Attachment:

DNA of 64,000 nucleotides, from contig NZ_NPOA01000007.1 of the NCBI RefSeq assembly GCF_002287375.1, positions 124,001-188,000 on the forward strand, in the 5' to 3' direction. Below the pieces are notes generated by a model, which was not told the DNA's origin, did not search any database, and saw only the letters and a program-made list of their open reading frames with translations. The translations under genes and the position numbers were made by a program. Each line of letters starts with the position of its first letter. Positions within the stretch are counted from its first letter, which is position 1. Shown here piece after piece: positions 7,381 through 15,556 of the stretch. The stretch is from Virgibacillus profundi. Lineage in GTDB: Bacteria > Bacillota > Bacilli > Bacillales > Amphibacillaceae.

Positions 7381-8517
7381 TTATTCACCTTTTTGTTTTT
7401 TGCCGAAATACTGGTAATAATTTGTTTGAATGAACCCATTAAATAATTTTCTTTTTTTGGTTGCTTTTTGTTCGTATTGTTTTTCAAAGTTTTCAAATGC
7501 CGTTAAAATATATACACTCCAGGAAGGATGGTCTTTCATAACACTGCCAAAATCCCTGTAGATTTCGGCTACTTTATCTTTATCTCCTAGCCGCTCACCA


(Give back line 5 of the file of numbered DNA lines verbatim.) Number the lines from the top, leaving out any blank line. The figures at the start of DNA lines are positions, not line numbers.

7501 CGTTAAAATATATACACTCCAGGAAGGATGGTCTTTCATAACACTGCCAAAATCCCTGTAGATTTCGGCTACTTTATCTTTATCTCCTAGCCGCTCACCA